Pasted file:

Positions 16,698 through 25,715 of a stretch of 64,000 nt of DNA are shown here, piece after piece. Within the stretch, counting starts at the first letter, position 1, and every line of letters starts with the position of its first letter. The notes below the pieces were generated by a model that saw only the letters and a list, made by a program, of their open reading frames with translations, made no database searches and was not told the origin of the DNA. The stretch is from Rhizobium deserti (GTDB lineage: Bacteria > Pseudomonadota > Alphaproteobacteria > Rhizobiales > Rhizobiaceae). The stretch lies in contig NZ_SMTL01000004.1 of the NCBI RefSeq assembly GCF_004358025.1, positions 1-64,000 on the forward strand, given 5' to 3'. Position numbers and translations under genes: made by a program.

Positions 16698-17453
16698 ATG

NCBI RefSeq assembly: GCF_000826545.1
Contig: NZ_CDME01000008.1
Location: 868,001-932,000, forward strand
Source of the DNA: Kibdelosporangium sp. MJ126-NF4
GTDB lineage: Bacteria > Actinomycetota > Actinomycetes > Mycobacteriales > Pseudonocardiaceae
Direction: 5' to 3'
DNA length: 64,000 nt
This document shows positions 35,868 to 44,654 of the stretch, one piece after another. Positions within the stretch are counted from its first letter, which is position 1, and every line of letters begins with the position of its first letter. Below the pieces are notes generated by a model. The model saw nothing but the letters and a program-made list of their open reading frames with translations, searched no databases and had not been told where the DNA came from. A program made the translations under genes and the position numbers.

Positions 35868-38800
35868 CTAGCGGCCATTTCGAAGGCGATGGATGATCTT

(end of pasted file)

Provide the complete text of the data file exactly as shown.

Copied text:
Positions 16,698 through 25,715 of a stretch of 64,000 nt of DNA are shown here, piece after piece. Within the stretch, counting starts at the first letter, position 1, and every line of letters starts with the position of its first letter. The notes below the pieces were generated by a model that saw only the letters and a list, made by a program, of their open reading frames with translations, made no database searches and was not told the origin of the DNA. The stretch is from Rhizobium deserti (GTDB lineage: Bacteria > Pseudomonadota > Alphaproteobacteria > Rhizobiales > Rhizobiaceae). The stretch lies in contig NZ_SMTL01000004.1 of the NCBI RefSeq assembly GCF_004358025.1, positions 1-64,000 on the forward strand, given 5' to 3'. Position numbers and translations under genes: made by a program.

Positions 16698-17453
16698 ATG

NCBI RefSeq assembly: GCF_000826545.1
Contig: NZ_CDME01000008.1
Location: 868,001-932,000, forward strand
Source of the DNA: Kibdelosporangium sp. MJ126-NF4
GTDB lineage: Bacteria > Actinomycetota > Actinomycetes > Mycobacteriales > Pseudonocardiaceae
Direction: 5' to 3'
DNA length: 64,000 nt
This document shows positions 35,868 to 44,654 of the stretch, one piece after another. Positions within the stretch are counted from its first letter, which is position 1, and every line of letters begins with the position of its first letter. Below the pieces are notes generated by a model. The model saw nothing but the letters and a program-made list of their open reading frames with translations, searched no databases and had not been told where the DNA came from. A program made the translations under genes and the position numbers.

Positions 35868-38800
35868 CTAGCGGCCATTTCGAAGGCGATGGATGATCTT